Written by Kathleen Becker
The atmospheric mist-shrouded forests of Pico de São Tomé © Marco Muscarà, www.marcomuscara.com
When the driver rang the doorbell at 04.30 to pick us up, it was still dark in São Tomé town. Luckily, the bakery down the road was already open, so Helmut and Karin from Germany and I picked up some warm pains au chocolat and fresh rolls for the drive north. Shuttling through the spreading daylight, there was little conversation as we drove up past the Ponta Figo plantation, picking up the guides, José and Brice, to our starting point at about 500m altitude. While we loaded up with bottles of water,
Nilo the driver rustled in the forest nearby, trying to drag a pimpinela vegetable within his reach; whenever I see him, he is always collecting herbs and plants for food or to make up some remedy for a member of the family, in true forro style. On the long slog up, through big, ancient trees, light-green ferns and dangling lichens, Brice kept us entertained: he carved off some bark from a tree and held a match to it, lighting it with a steady flame that carried on burning on its own. This was the oil tree, pau d’óleo – handy to know if you should ever find yourself stuck in a rainforest with no dry wood. Not that I would recognise the tree the next time I saw it; you could spend a lifetime learning tree recognition on these islands.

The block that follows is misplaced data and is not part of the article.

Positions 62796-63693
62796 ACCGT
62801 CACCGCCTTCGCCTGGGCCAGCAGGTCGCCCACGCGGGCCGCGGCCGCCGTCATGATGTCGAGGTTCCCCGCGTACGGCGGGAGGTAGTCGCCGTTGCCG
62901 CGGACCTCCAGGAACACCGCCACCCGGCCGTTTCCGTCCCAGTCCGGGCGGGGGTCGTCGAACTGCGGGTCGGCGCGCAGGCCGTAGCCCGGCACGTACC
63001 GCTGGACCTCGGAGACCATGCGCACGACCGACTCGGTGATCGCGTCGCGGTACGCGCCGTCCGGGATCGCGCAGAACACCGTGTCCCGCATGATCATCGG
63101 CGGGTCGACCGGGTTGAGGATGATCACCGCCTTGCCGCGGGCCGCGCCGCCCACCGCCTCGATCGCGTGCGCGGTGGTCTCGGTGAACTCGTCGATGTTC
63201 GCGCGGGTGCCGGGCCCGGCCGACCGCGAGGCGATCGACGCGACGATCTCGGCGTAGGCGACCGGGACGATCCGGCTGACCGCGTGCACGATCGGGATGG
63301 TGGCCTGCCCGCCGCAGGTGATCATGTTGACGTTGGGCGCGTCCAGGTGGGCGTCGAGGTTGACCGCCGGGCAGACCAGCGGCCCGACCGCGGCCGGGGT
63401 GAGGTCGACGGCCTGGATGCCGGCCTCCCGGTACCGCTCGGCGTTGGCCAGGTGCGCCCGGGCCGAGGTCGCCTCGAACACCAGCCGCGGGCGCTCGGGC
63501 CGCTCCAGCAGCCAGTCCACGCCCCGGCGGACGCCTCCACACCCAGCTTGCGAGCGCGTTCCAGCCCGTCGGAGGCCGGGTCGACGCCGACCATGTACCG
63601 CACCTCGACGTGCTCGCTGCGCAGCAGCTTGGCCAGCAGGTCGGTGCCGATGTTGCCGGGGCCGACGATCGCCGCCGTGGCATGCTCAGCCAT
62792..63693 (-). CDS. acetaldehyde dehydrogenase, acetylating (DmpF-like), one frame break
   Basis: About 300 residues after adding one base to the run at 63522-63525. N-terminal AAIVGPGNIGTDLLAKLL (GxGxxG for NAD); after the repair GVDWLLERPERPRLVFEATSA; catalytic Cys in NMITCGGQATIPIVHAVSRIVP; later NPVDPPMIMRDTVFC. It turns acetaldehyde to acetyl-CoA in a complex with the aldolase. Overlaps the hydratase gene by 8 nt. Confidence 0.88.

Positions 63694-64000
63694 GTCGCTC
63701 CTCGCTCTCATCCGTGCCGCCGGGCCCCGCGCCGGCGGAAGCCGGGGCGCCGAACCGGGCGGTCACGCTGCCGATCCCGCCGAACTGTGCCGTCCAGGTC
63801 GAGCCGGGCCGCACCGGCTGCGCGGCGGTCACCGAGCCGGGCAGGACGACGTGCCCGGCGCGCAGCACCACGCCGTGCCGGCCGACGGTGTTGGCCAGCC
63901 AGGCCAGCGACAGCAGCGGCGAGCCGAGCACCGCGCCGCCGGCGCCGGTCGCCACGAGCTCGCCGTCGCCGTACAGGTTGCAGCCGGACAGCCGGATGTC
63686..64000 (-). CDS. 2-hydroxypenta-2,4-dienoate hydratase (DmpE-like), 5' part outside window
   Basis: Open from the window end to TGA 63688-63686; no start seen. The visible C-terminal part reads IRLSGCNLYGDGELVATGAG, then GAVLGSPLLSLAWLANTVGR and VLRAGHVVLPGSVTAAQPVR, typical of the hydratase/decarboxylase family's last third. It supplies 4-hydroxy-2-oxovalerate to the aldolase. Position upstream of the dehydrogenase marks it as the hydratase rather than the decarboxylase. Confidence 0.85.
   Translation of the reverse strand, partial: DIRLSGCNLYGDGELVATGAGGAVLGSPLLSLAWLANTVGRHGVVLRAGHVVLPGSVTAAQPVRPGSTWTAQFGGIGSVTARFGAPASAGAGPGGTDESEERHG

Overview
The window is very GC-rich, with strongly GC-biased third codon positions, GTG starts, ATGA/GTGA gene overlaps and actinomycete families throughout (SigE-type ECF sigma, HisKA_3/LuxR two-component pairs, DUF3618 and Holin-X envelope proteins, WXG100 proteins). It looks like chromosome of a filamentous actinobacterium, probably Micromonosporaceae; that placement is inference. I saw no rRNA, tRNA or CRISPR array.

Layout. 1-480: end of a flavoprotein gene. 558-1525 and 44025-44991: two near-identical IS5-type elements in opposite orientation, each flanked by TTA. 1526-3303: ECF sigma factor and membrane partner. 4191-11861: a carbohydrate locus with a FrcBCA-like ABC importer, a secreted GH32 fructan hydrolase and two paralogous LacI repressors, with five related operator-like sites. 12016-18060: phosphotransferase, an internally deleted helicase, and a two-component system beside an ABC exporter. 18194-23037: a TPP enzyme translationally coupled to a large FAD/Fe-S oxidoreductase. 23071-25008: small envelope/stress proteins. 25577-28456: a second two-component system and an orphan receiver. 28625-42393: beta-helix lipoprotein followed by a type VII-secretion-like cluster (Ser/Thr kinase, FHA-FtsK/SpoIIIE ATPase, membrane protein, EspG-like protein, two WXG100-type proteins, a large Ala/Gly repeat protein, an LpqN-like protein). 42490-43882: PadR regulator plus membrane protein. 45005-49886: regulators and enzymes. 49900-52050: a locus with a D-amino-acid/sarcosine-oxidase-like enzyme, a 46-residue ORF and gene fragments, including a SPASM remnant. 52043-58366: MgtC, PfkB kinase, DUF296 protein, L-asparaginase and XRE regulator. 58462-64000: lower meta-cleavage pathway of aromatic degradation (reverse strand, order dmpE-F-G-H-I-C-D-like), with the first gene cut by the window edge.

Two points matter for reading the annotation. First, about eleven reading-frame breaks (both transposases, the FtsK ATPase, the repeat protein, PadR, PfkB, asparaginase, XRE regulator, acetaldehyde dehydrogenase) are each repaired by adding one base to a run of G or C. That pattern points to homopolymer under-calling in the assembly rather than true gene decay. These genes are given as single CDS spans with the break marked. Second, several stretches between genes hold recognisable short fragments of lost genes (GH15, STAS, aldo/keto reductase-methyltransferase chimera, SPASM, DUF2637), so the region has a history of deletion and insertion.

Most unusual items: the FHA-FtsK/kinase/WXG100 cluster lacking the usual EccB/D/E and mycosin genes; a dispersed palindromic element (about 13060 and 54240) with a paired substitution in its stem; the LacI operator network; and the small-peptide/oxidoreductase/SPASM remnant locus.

We were entering the mist forest, its subtly reduced colour range of nebulous greys and greens creating a magical atmosphere.
Growing under our feet was capim colchão, mattress grass, and after a few hours’ hiking, it looked inviting! As we climbed, José taking the lead, once in a while we heard a crash from below: a banana plant falling over, weighed down by rainwater. Suddenly, a shout! There is only one thing that could make a guide cry out like this: the black cobra. And indeed, a cobra preta, seeing its escape route blocked, had hurled itself through the air to get out of our way, right past the guide, who, understandably, thought it was going for him.